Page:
"What we offer is an environment that is much like 'Seinfeld's kitchen,' " Synkoski said. "Our founders used to say, 'We don't sell cereal. We sell Saturday morning.' "
The restaurant offers cereal with a twist. Patrons can order cereal with toppings, such as malted milk balls and fruit, and all the cereals come in Chinese takeout boxes. Smoothie- and parfait-type items also are on the menu.
"When people come visit us for the first time, they are wrapped up in the experience," Synkoski said.
He added that the Cereality experience raises the value of a regular item such as coffee or cereal. To explain the phenomenon, he points to "The Experience Economy," a 1999 book written by James H. Gilmore and B. Joseph Pine II. The book preaches that the experience at an operation exponentially increases the value of a good or service. Coffee itself is cheap, but add an environment with ambience and some comfy couches, and it seems reasonable to charge a few dollars more for it.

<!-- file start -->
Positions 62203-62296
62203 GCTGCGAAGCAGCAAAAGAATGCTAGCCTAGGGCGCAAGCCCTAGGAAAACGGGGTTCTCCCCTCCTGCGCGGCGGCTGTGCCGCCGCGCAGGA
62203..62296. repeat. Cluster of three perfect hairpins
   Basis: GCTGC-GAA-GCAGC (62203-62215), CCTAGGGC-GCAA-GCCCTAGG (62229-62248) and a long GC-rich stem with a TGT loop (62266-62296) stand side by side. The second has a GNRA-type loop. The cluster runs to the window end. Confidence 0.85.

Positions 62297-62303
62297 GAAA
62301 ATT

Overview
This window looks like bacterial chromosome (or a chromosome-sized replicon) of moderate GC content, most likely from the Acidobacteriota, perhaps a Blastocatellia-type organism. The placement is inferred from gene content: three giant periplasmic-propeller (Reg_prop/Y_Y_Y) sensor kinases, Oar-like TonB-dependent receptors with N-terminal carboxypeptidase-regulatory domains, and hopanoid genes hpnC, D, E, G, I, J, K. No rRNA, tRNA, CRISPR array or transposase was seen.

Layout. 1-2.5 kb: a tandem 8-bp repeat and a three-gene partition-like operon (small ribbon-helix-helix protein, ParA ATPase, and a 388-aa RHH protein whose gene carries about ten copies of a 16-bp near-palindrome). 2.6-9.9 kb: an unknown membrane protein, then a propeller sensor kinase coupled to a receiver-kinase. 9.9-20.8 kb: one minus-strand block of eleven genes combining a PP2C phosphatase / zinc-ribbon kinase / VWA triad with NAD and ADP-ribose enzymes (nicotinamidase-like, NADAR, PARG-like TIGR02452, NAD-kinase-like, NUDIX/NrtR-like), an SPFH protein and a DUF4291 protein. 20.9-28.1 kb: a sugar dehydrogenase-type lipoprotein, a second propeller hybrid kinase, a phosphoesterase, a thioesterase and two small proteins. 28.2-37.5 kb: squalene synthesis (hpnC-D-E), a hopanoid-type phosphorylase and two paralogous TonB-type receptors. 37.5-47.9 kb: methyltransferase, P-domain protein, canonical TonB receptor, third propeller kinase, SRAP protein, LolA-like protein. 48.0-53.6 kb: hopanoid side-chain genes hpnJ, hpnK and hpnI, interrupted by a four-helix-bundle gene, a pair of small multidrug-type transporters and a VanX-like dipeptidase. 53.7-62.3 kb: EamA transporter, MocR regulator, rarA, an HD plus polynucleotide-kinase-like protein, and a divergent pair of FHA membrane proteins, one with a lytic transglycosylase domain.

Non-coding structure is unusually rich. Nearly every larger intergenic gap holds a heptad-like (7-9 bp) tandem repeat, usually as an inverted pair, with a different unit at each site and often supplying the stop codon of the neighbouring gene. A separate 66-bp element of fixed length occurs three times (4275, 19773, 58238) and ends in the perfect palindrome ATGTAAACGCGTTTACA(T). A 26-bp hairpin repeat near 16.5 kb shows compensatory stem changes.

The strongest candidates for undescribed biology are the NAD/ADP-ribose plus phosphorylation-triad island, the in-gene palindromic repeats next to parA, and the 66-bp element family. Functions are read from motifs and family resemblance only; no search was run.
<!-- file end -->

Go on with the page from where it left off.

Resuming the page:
Meanwhile, the affluence of the younger generation has helped such chains as Starbucks flourish, Zagat said. Whereas paying $5 for a cup of coffee a few years ago may have seemed outrageous, it is the norm among working professionals today.
Food actually plays a supporting role in these new quick-casual concepts, noted Dino Lambridis, a founder of Tampa-based EVOS, a healthy-eating fast-food concept with three corporate stores and one franchise store.
"I don't think it's just the offerings causing this, but it has to do with the unique experience when it comes to the brand," Lambridis said.
"The marketplace is reacting to the demand of the consumer to want to experience something new and significant in their lives," he said. "There are day-to-day stories of companies offering unique products in a unique atmosphere and brought to them in a different way."
Franktitude, which currently has five units, could be one such company. Ari Wurmann, chief executive and a founder of Franktitude, said he is striving to give hot dogs a new reputation.